nginx upstream dns caching

For the past few weeks - namely after the AWS Route53 DDoS which caused myriad issues throughout our network - I had been noticing greater than usual issues with our NGINX ingress systems.

These issues revolved around NGINX proxy upstreams suddenly not resolving, causing a ripple effect of system issues throughout our network.

However when I would hop onto the NGINX servers to investigate, I was able to resolve the upstreams without issue through all our internal DNS servers. But staring me in the face were log files clearly indicating upstream resolution issues - as well as teams wondering why their systems were suddenly unresponsive.

Each time, I would do my usual investigation, pull the required logs for audits / review / grep / grok, restart the service, and go on my way.

However after a particularly large system was affected, I grabbed some coffee and hunkered down for a more in-depth investigation.

Our cloud network architecture has us taking advantage of VPC DHCP Option Sets wherever possible. This ensures that internal DNS servers are not hardcoded in systems / applications, which makes it much easier to roll and manage DNS configurations in a more central location.

While we had set NGINX resolvers for some specific servers, for the vast majority of our NGINX servers, we relied on the host OS / VPC DHCP for DNS resolution.

However after reviewing my collection of logs from systems, I noticed an interesting trend.

NGINX was reporting the upstream's resolved IP - which was working a day before - was now not responding for AWS services such as ELB, API Gateway, etc.

Yet when I did a dig against the DNS record, it was resolving perfectly fine, albeit to a new IP.

This raised the question - is NGINX caching DNS records and not respecting TTL? Short answer: yes.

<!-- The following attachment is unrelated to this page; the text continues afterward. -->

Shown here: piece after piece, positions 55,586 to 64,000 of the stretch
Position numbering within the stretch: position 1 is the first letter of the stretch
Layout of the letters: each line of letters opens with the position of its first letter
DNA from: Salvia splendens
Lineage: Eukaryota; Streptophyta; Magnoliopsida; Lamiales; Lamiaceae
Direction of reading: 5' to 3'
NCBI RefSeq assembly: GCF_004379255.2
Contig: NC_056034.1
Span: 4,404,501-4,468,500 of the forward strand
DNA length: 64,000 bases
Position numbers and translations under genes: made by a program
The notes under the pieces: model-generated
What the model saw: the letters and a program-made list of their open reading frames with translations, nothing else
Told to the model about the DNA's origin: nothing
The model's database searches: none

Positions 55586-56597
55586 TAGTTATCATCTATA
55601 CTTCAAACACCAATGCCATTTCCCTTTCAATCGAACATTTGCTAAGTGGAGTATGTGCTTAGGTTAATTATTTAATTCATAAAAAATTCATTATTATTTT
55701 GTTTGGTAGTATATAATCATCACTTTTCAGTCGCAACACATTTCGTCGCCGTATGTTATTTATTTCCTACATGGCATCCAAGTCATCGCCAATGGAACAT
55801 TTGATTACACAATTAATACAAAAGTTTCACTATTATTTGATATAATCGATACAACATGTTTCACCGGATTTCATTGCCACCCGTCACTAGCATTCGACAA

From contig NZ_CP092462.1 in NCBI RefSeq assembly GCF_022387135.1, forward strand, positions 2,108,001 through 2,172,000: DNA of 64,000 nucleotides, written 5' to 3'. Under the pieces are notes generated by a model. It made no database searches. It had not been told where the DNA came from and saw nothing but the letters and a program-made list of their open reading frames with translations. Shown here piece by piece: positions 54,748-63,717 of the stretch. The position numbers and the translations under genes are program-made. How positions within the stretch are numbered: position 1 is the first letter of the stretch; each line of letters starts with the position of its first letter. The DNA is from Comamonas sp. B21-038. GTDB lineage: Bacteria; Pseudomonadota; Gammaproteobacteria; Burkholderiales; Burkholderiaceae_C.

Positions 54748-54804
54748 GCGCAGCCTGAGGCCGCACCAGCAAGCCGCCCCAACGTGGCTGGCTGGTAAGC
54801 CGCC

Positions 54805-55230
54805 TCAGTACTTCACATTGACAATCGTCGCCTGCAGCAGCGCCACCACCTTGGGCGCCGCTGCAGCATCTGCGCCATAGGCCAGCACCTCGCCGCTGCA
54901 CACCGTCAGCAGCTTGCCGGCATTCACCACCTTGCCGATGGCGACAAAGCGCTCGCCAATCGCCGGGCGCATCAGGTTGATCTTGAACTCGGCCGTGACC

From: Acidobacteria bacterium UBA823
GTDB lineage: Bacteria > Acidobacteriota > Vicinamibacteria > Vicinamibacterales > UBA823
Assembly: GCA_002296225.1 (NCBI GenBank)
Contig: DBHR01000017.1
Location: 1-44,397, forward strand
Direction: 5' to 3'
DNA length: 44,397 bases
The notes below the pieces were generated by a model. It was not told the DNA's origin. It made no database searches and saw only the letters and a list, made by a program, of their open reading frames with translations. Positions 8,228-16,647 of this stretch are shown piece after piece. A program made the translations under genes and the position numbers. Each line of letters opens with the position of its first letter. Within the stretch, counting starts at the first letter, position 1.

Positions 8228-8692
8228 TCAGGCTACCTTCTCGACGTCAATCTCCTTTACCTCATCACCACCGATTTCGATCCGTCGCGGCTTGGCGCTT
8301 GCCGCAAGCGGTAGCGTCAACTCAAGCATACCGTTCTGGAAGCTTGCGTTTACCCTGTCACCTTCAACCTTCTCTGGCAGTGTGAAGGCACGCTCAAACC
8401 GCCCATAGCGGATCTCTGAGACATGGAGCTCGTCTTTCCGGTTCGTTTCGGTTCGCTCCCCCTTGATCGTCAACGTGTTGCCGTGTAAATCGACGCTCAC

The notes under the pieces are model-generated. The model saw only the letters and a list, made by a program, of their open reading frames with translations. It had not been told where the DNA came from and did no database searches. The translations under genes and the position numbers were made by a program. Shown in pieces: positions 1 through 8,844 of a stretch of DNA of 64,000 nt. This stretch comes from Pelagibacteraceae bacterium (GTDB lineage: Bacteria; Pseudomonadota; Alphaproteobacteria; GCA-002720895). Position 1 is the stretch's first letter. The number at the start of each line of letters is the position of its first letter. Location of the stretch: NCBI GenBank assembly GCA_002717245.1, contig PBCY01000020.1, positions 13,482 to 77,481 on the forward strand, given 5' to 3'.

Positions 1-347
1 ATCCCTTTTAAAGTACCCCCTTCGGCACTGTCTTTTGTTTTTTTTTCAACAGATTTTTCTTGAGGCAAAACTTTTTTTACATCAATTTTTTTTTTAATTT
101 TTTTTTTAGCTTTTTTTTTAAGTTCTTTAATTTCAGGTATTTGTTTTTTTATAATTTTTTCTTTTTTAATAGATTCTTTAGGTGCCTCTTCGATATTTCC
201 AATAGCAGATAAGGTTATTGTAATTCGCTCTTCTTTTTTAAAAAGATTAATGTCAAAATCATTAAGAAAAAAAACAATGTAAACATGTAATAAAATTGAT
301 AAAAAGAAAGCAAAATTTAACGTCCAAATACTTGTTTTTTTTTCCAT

After checking with our NGINX contact, I confirmed that if a resolver is not defined in NGINX, it will use the host OS's network configs to resolve all upstreams at startup / refresh, and cache these records indefinitely, regardless of the DNS TTL.

This meant that for AWS services which had constantly changing IPs behind a DNS record, the TTL was not being respected, and when AWS changed the upstream IPs, NGINX was not re-querying to get the new IPs.

To resolve this issue (no pun intended), a resolver configuration was set on the http block to point to our DNS servers, while the individual servers which required their own resolvers were still able to override in their config blocks.

With this change in place, the upstream resolution issues have gone away completely.

One would assume that a networking system such as NGINX would respect something as basic as DNS TTL when resolving through the host, but as with anything in this field - or really, in life - assumptions mean nothing in the face of facts.

Moral of the story? Explicitly define DNS resolvers in your NGINX servers, especially when communicating with upstreams which frequently roll IPs.

last updated 2019-11-26T21:08:02-0800